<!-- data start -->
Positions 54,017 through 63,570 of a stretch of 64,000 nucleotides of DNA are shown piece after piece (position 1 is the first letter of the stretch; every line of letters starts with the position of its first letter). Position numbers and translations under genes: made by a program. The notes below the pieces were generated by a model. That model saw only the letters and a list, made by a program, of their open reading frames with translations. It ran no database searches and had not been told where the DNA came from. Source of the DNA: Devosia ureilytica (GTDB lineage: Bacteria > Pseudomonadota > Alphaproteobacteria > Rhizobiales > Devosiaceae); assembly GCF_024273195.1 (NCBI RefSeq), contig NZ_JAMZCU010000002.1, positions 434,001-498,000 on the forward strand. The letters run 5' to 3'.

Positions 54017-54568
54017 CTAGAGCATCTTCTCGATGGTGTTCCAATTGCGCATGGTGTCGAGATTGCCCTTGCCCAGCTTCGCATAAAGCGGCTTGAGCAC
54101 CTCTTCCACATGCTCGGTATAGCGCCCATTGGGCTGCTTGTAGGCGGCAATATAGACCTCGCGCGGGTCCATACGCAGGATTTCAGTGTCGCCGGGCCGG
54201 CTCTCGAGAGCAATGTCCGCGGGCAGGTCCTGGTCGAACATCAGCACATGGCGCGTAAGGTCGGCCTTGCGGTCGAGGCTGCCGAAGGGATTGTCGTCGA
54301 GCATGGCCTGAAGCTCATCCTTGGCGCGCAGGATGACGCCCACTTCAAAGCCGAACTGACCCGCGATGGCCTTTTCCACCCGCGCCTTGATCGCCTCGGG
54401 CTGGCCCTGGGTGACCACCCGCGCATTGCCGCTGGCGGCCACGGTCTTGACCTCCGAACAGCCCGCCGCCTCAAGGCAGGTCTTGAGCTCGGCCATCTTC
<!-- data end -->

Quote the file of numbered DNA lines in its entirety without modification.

Positions 54,017 through 63,570 of a stretch of 64,000 nucleotides of DNA are shown piece after piece (position 1 is the first letter of the stretch; every line of letters starts with the position of its first letter). Position numbers and translations under genes: made by a program. The notes below the pieces were generated by a model. That model saw only the letters and a list, made by a program, of their open reading frames with translations. It ran no database searches and had not been told where the DNA came from. Source of the DNA: Devosia ureilytica (GTDB lineage: Bacteria > Pseudomonadota > Alphaproteobacteria > Rhizobiales > Devosiaceae); assembly GCF_024273195.1 (NCBI RefSeq), contig NZ_JAMZCU010000002.1, positions 434,001-498,000 on the forward strand. The letters run 5' to 3'.

Positions 54017-54568
54017 CTAGAGCATCTTCTCGATGGTGTTCCAATTGCGCATGGTGTCGAGATTGCCCTTGCCCAGCTTCGCATAAAGCGGCTTGAGCAC
54101 CTCTTCCACATGCTCGGTATAGCGCCCATTGGGCTGCTTGTAGGCGGCAATATAGACCTCGCGCGGGTCCATACGCAGGATTTCAGTGTCGCCGGGCCGG
54201 CTCTCGAGAGCAATGTCCGCGGGCAGGTCCTGGTCGAACATCAGCACATGGCGCGTAAGGTCGGCCTTGCGGTCGAGGCTGCCGAAGGGATTGTCGTCGA
54301 GCATGGCCTGAAGCTCATCCTTGGCGCGCAGGATGACGCCCACTTCAAAGCCGAACTGACCCGCGATGGCCTTTTCCACCCGCGCCTTGATCGCCTCGGG
54401 CTGGCCCTGGGTGACCACCCGCGCATTGCCGCTGGCGGCCACGGTCTTGACCTCCGAACAGCCCGCCGCCTCAAGGCAGGTCTTGAGCTCGGCCATCTTC